wherein the signal port is coupled to an outlet port of a set pressure selection valve.
13. The apparatus of claim 12 wherein the set pressure selection valve includes a computer controlled regulator valve.
14. An apparatus comprising:
a flow controller having an inlet port operable to be coupled to a pressurized gas supply; and
a valve having an inlet port coupled to an outlet port of the flow controller,
wherein the flow controller includes a reference port coupled to an outlet port of the valve and to a one-way inlet port of a hyperbaric chamber.
15. The apparatus of claim 14 wherein the flow controller is coupled to a pressurized gas supply suitable for use as primary ventilation gas in the hyperbaric chamber.
16. The apparatus of claim 15 wherein the one-way inlet port of the hyperbaric chamber is coupled to a mixing Venturi in the hyperbaric chamber.
17. The apparatus of claim 14 wherein the flow controller is coupled to a pressurized gas supply suitable for use as mask gas in the hyperbaric chamber.
18. The apparatus of claim 17 wherein the one-way inlet port of the hyperbaric chamber is coupled to a mask in the hyperbaric chamber.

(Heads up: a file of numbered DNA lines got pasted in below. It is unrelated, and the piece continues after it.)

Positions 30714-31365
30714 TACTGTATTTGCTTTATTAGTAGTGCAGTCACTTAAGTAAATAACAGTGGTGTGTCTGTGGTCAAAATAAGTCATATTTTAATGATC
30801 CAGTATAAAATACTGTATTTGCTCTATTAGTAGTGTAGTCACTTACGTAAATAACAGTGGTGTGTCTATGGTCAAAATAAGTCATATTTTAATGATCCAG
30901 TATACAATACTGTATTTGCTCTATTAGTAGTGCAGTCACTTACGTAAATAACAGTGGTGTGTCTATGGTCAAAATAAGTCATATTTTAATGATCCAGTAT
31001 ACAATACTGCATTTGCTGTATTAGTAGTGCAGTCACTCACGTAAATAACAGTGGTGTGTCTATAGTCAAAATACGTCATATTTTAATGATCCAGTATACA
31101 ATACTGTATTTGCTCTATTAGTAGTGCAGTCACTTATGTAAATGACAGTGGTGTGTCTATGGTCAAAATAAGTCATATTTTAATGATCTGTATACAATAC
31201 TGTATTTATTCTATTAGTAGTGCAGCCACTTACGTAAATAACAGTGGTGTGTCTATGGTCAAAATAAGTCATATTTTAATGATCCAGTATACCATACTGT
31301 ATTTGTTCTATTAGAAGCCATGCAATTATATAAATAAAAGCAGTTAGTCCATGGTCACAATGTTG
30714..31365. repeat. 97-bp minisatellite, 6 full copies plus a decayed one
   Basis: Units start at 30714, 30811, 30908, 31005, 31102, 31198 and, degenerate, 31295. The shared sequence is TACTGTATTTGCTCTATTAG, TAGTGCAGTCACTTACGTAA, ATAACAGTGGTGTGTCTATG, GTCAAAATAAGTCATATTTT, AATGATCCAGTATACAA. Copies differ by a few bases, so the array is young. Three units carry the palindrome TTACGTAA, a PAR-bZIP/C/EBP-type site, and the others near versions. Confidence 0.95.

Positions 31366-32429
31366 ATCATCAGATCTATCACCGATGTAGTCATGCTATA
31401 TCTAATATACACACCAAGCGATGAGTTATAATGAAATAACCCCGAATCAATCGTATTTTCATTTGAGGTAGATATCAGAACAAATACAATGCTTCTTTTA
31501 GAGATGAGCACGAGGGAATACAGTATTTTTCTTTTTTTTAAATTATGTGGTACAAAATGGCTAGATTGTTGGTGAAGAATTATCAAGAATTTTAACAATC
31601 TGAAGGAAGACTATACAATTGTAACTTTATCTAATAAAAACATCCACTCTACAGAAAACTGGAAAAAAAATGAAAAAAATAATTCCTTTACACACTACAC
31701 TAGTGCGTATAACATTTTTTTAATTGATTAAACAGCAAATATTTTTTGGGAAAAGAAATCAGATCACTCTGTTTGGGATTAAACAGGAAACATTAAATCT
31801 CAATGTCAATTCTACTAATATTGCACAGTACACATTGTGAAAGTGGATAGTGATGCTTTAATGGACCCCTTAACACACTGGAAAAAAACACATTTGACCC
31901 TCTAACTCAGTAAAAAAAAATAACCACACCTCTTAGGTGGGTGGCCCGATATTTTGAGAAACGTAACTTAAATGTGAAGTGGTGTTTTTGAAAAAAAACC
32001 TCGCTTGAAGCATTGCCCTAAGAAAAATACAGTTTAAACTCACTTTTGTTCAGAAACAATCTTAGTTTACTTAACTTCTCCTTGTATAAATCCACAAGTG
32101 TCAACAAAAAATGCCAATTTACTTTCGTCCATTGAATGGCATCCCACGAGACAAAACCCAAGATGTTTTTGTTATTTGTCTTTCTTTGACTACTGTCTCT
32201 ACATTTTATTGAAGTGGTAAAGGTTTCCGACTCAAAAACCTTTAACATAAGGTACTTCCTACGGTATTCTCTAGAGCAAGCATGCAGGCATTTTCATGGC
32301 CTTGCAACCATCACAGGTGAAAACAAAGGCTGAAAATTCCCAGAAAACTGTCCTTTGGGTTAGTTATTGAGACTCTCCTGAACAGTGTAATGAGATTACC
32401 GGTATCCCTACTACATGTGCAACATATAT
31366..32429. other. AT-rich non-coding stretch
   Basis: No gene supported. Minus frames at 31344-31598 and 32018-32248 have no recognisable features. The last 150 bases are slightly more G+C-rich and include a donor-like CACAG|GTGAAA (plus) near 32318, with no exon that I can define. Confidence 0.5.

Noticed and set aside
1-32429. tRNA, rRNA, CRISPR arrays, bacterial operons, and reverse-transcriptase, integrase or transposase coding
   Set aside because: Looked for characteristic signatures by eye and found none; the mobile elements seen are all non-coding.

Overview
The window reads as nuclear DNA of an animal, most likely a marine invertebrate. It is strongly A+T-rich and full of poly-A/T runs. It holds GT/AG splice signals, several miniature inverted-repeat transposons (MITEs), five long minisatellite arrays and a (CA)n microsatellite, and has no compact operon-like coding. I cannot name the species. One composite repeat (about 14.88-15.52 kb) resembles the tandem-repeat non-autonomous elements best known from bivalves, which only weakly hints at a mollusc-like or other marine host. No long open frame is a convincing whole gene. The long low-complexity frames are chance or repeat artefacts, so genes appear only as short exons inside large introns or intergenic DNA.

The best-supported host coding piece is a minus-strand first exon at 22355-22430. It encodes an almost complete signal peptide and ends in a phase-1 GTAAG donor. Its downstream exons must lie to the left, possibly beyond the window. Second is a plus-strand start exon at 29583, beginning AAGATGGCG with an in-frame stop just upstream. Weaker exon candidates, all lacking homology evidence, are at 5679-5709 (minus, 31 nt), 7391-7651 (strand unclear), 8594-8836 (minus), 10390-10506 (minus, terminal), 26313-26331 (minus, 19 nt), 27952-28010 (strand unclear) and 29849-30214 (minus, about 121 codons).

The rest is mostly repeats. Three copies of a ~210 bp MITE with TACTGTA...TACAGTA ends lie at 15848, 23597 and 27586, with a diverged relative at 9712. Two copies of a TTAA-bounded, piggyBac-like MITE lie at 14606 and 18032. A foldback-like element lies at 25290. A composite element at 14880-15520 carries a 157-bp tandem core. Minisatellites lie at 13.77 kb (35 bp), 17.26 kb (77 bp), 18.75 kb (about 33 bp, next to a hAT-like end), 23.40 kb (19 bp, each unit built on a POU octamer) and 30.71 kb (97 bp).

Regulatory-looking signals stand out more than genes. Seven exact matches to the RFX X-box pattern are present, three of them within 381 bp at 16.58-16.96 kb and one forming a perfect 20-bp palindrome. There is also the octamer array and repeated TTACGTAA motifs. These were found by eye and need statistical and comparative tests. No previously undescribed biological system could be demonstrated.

19. The apparatus of claim 14 wherein the flow controller is coupled to a pressurized gas supply suitable for use as focused ventilation gas in the hyperbaric chamber.
20. The apparatus of claim 19 wherein the one-way inlet port of the hyperbaric chamber is coupled to a flexible adjustable hose supported by an articulating arm in the hyperbaric chamber.
21. The apparatus of claim 14, wherein the valve includes a control coupled to, and operable by, an electric-to-pneumatic transducer.
22. The apparatus of claim 21, wherein the electric-to-pneumatic transducer is coupled to a computer controller.
23. An apparatus comprising;
a pneumatic control system for a monoplace hyperbaric chamber;
a computer control system coupled to the pneumatic control system via a plurality of transducers; and
a program operable to run on the computer control system and to execute a hyperbaric treatment profile selected from among a database of treatment profiles based upon a plurality of characteristics of a patient.
Description